• Next, establishing clear, concise indicators that make it possible to identify which phase the pandemic is in at each moment. For example, in the case of a government, this could be the percentage of people infected, the number of hospital beds available etc. For companies in the aeronautics sector, this could be the number of tickets sold, the hiring volume, etc.
  • And finally, creating an action plan for each phase of the pandemic to ensure that it is clear, at every moment, which measures will be taken according to the circumstances.

Many governments and companies in the sector have done this. However, the problem lies in the last point, regarding which measures to take. The fact that some indicators are where they were at the start of the pandemic and yet, the protection measures now are different to those applied before, creates confusion and generated distrust because “we don’t know what will happen, but we don’t know what to do either”.

The air transport sector is interrelated with the tourist sector, among others; and therefore, it is essential for a country’s economy. Airlines are fundamental for a country’s development. In the current situation, the sector will need help, mainly liquidity injections in the short term. The goal is that no company falls by the wayside.

Fifth: cultivate optimism.

Despite the pandemic, very few people say they will never travel again. Some restrictive measures will be temporary. It could be a mistake to think that all measures should be permanent. Sooner rather than later, the virus will be defeated; there will be vaccines or effective means to fight it. Still, the experience should be a lesson for everyone. In similar situations in the future, the response must be faster and more efficient. However, this situation is exceptional. Perhaps it is true that the progress in means of transport justifies adopting precautionary measures, but situations such as the present are not so frequent, even though experience has shown that we must always be vigilant. Which is the last pandemic we can remember? Perhaps the one incorrectly known as the “Spanish” flu at the beginning of the 20th century. How long ago was that?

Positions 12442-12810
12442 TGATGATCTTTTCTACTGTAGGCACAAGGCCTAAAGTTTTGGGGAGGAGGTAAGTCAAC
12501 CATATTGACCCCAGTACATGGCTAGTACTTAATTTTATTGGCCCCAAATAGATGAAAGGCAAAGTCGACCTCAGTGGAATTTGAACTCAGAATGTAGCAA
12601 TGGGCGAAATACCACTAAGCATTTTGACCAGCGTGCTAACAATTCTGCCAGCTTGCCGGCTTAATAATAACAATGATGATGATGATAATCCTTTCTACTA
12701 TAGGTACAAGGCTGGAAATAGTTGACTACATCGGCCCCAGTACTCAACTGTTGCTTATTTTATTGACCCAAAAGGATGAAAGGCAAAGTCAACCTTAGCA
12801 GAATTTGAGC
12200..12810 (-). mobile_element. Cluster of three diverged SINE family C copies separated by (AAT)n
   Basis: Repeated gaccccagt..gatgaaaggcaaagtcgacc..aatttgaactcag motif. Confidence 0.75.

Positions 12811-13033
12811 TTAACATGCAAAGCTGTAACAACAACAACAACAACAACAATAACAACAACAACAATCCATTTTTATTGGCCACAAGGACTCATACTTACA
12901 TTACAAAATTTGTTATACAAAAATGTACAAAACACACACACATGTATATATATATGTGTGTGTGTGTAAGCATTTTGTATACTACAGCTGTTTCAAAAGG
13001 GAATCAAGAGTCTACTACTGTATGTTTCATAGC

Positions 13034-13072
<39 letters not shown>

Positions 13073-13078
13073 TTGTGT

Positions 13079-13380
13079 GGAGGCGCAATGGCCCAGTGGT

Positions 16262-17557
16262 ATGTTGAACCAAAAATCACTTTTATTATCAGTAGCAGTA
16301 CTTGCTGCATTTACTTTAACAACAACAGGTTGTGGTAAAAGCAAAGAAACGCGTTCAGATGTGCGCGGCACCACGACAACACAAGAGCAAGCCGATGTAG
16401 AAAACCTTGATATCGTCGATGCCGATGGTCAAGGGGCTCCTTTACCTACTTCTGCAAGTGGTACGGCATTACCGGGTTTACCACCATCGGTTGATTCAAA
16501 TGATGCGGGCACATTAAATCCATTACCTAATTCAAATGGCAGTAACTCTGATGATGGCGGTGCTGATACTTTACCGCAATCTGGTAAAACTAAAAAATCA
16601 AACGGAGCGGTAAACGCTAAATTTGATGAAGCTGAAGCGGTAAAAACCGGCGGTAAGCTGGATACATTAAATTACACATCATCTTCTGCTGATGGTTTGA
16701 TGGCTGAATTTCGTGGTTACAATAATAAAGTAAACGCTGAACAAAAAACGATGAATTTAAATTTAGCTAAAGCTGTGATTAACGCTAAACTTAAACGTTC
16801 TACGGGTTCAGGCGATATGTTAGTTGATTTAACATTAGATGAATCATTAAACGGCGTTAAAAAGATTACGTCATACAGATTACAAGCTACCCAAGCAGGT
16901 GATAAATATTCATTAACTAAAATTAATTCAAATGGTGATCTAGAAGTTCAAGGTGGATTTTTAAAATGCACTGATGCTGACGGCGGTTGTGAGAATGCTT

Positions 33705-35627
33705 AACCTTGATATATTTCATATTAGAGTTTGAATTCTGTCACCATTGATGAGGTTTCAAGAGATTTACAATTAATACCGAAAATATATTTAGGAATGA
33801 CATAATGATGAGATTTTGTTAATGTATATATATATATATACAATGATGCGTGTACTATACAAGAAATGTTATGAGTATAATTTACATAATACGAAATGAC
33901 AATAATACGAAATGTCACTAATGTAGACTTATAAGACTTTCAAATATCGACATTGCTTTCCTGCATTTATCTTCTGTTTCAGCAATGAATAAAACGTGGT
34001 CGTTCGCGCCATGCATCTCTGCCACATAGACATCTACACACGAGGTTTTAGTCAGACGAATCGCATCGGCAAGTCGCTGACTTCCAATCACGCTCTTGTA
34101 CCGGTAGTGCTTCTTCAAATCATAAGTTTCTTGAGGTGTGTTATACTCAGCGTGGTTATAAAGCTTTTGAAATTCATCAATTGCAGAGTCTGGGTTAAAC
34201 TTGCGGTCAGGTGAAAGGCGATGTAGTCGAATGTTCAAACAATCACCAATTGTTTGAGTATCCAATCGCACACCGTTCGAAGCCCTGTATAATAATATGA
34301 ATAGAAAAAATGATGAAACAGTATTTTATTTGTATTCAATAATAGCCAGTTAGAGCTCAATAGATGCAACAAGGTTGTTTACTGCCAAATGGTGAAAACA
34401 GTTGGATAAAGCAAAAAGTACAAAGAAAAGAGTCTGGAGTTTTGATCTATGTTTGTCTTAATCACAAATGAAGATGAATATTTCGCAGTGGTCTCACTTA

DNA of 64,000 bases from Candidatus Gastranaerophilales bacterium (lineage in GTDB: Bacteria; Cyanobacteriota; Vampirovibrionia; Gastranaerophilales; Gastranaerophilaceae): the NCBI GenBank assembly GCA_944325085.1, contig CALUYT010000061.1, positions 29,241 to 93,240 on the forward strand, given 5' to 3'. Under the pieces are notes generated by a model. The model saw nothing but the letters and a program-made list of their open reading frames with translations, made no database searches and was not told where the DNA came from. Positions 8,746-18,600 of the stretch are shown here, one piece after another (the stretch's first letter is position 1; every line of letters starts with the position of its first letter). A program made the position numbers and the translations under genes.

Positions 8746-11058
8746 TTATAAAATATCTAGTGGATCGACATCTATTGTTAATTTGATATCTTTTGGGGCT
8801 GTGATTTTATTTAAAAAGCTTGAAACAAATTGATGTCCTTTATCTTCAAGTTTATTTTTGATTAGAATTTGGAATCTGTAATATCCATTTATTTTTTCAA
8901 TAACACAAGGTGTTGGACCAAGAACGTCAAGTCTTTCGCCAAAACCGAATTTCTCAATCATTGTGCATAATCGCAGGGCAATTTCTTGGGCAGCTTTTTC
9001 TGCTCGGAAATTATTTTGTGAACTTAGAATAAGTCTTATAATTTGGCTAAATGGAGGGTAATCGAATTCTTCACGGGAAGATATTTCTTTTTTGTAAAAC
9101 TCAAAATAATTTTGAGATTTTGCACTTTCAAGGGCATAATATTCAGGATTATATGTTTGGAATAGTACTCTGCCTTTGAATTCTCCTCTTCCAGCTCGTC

Finally, it’s necessary to do what it takes to defend the air transport sector. Airport controls that prevent the spread of the current – and future, similar – pandemics, should occur within a framework of total consensus with the rest of the transport sector, and even society as a whole.

It is no use for airports to take exceptional security measures (with the discomfort they create for passengers), while equivalent measures are not being taken in other arenas, such as buses, subways, football stadiums or recreational facilities. For example, if airport passengers were required by law to test for Coronavirus, shouldn’t bus, subway, train and restaurant customers do the same?

It could be true that, at the beginning, the airplane helped spread COVID19, but it has also been (and will be) an ally in the fight against the pandemic, transporting respirators and other medical equipment needed to combat the pandemic.

The virus has travelled by air, but vaccines will also travel by air, once we have them.


Travelling by plane